The Thanksgiving Meal

November 23, 2022 –

I’ve always preferred Thanksgiving over Halloween. Miniature Hershey Bars, Babe Ruth, and Tootsie Rolls stuffed into a trick-or-trick bag do not compare to turkey, dressing, gravy, and cranberry sauce on the family table.

The first thanksgiving meal goes back to 1621 when the Plymouth colonists and the Wampanoag shared an autumn harvest feast that is acknowledged today as one of the first Thanksgiving celebrations in the colonies.

This year people face Thanksgiving price sticker shock with increases in the price of turkey, potatoes, stuffing, canned pumpkin, and other staples. The U.S. government estimates food prices will be up 9.5% to 10.5% this year; historically, they’ve risen only 2% annually.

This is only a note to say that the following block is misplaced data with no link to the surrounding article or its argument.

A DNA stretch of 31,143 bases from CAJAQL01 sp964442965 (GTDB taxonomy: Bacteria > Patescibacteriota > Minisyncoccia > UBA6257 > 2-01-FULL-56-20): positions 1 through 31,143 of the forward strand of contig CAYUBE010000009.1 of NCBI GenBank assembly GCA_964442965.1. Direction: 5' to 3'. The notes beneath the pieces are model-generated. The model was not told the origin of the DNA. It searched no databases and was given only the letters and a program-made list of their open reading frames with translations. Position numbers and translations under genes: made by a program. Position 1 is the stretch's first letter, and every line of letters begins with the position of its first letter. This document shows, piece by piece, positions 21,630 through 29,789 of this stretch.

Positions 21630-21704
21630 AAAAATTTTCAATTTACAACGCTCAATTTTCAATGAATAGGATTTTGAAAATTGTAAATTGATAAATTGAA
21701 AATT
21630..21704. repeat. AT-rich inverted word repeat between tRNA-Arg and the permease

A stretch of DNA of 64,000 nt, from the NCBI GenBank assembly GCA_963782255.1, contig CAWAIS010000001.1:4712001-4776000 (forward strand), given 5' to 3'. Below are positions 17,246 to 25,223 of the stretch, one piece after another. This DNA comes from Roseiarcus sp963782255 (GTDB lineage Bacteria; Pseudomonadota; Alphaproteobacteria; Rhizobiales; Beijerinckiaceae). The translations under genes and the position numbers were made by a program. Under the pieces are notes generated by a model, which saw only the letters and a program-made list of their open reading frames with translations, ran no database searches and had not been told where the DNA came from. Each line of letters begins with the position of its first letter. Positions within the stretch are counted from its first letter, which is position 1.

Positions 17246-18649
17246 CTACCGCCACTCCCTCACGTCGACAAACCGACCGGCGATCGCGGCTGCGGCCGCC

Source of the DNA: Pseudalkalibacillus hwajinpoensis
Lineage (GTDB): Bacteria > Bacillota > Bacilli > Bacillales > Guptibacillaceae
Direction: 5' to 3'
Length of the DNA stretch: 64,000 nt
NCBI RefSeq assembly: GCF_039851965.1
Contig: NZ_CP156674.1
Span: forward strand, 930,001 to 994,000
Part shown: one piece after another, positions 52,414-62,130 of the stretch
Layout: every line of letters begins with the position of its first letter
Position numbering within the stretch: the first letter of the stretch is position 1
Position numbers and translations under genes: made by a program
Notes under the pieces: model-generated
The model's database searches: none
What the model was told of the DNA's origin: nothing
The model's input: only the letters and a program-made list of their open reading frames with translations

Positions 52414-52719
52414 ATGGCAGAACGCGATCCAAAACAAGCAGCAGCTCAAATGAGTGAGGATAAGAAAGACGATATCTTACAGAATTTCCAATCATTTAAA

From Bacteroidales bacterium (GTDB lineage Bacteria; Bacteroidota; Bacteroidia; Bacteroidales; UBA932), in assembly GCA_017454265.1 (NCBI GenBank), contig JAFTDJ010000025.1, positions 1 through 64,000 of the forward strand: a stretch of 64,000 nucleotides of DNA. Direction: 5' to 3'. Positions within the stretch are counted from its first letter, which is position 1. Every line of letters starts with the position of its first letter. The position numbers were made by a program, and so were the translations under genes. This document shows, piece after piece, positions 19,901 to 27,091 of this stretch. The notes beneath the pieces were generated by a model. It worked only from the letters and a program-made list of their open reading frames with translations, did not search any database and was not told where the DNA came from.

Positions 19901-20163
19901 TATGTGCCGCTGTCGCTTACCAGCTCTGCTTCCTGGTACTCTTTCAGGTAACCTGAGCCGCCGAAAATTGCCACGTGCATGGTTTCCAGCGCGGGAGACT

We often worry about the calorie count in a thanksgiving meal, according to estimates by the Calorie Control Council. Americans take in 3,000 to 4,500 calories at their Thanksgiving celebrations.

We all need something to be thankful for, and this year, on November 24, 2022, let us be grateful for our thanksgiving meal, be it turkey, ham, chicken, or fish. You can exchange your meal for a peanut and jelly sandwich with only 300 calories if you want fewer calories. But remember, you will need to eat something else to maintain your daily calorie needs — 2,000 calories a day for women and 2,500 for men.

Prices are up, and the bird supplies are down slightly, but one meal can get our daily collection of calories. We can be thankful; we still have food, family, friends, and a primarily optimistic future, among other blessings.